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I want to locate precisely the 3rd coordinate of a right angled triangle.

I have:

- the length of three sides
- The three angles
- The other two coordinates of the triangle

The triangle can lie in any orientation in 2D coordinate system.

The three sides, angles and coordinates could be different in the piece of experiment and I am not working with any fix pair of values… I am actually dealing with multiple pairs of all above mentioned values.

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I need a **reliable and accurate** way of finding the 3rd coordinate. Currently I have this formula but it calculated two pairs of coordinates (forming a butterfly) instead of the triangle.

In the diagram that I mentioned and to which a (potential) solution has been presented, I have a confusion/connected question (because I believe this could be the cause of the problem).

Can $(x_1, y_1)$ and $(x_2, y_2)$ be any pair of the right angles triangle? or does $(x_1, y_1)$ must the coordinates of the right angle and $(x_2, y_2)$ for the base vertex?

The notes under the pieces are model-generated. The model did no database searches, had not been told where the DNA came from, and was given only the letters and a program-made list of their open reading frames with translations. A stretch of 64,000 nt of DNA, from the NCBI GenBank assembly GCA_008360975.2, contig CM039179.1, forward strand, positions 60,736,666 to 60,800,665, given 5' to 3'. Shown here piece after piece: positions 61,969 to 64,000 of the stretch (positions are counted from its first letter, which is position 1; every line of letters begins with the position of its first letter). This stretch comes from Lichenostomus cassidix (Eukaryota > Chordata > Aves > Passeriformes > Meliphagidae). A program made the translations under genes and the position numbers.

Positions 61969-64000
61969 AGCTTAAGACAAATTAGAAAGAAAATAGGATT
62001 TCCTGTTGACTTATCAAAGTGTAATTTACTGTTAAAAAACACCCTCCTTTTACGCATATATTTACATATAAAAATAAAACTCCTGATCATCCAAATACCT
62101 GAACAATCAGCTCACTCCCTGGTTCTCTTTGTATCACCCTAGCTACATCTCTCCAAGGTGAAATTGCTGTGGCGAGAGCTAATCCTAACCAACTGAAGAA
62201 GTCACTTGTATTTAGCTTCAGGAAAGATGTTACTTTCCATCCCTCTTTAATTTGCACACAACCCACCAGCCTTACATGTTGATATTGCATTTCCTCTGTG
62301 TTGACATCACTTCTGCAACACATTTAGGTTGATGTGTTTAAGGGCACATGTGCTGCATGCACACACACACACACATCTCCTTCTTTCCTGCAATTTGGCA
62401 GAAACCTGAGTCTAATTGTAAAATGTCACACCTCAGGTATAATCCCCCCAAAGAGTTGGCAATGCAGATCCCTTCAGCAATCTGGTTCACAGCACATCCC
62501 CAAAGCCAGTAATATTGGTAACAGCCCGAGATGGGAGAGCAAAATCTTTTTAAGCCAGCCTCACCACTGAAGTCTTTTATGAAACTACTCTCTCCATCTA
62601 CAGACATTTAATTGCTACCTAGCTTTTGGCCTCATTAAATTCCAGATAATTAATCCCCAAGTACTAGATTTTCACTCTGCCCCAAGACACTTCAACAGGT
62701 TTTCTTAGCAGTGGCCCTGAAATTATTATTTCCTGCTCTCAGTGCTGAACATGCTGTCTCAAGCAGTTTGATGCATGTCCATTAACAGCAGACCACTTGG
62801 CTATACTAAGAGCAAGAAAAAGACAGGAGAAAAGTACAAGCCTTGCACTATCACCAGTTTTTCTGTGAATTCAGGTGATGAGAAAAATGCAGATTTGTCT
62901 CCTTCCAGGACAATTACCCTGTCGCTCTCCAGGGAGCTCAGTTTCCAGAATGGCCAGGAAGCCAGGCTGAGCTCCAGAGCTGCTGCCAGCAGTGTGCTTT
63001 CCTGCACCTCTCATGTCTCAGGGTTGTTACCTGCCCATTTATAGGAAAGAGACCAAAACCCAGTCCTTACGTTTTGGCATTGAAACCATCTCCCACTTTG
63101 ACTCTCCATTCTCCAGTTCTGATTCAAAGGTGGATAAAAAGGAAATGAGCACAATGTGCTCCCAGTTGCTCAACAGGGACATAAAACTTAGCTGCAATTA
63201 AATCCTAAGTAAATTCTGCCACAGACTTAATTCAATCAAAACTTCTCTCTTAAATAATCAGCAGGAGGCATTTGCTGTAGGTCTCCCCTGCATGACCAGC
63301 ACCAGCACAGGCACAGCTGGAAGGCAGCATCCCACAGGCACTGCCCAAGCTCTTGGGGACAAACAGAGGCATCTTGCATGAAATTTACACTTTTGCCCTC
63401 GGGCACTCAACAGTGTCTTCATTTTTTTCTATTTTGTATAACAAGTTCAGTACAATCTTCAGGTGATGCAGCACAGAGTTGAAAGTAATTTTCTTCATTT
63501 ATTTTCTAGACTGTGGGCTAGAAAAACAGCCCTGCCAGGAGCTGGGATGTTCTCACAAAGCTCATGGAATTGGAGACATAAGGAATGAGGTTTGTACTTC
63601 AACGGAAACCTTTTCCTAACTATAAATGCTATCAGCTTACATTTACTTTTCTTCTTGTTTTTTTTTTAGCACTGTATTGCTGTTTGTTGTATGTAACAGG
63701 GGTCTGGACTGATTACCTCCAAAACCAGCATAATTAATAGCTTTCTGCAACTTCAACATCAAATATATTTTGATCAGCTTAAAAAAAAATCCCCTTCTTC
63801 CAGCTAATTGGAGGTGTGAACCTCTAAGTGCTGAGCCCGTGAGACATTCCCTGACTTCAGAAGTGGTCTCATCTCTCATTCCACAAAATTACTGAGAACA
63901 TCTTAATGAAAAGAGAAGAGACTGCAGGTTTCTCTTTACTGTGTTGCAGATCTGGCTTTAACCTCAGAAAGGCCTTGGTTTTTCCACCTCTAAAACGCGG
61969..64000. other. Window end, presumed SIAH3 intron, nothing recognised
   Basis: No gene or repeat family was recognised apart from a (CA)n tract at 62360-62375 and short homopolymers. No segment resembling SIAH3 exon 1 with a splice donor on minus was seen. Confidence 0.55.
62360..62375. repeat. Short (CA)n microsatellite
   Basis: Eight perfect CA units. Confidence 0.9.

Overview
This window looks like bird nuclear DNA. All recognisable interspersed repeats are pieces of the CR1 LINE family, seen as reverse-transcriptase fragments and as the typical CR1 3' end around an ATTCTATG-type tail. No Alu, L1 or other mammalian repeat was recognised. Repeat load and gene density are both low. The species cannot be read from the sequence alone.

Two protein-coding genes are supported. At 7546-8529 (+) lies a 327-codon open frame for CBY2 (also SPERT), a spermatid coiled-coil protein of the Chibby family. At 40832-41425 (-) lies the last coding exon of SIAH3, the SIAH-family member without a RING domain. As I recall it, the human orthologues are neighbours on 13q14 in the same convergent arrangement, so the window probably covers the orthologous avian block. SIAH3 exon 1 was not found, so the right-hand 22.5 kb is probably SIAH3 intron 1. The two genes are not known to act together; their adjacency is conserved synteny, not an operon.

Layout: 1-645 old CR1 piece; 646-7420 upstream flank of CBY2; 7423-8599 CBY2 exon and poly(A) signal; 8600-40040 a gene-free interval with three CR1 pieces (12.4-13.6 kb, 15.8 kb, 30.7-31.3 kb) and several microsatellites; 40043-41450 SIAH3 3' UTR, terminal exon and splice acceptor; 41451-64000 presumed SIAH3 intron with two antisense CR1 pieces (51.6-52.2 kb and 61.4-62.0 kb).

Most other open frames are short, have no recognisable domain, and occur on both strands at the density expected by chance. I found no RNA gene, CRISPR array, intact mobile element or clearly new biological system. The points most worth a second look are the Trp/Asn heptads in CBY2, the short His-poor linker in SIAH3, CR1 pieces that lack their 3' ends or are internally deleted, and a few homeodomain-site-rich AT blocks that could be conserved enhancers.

As you can see, the coordinate I am trying to get is draw way-off the border of the circle. The coordinate should be found on the border of the circles and not that far away in space.

As you might have guessed that I am trying to draw tangents between each circle. I have worked out rest of the code but the coordinate is being calculated incorrectly and thus the right angled triangle is formed incorrectly..

**I want to find only ONE triangle instead of the four possibilities.**

http://awaismunir.net/universal/tangents/3rd-third-vertext-calculate-right-angled-triangle.gif

I have already reviewed these urls:

Calculate coordinates of 3rd point (vertex) of a scalene triangle if angles and sides are known.

and

How to find the third coordinate of a right triangle given 2 coordinates and lengths of each side

Kindly help.

Thanks!

Steve

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If you always want the $(x-x_1,y-y_1)$ vector to be rotated $90°$ counter-clockwise against the $(x_2-x_1,y_2-y_1)$ one, then you have

\begin{align*}

n(x-x_1) &= m(y_1-y_2) \\

n(y-y_1) &= m(x_2-x_1)

\end{align*}

So the left $y$ difference is the right $x$ difference, and the left $x$ difference is the negative of the right $y$ difference. This amounts to the $90°$ rotation I mentioned.

Solve the above and you find

\begin{align*}

x &= \frac{m(y_1-y_2)}n+x_1 \\

y &= \frac{m(x_2-x_1)}n+y_1

\end{align*}

which corresponds to one of your four solutions.

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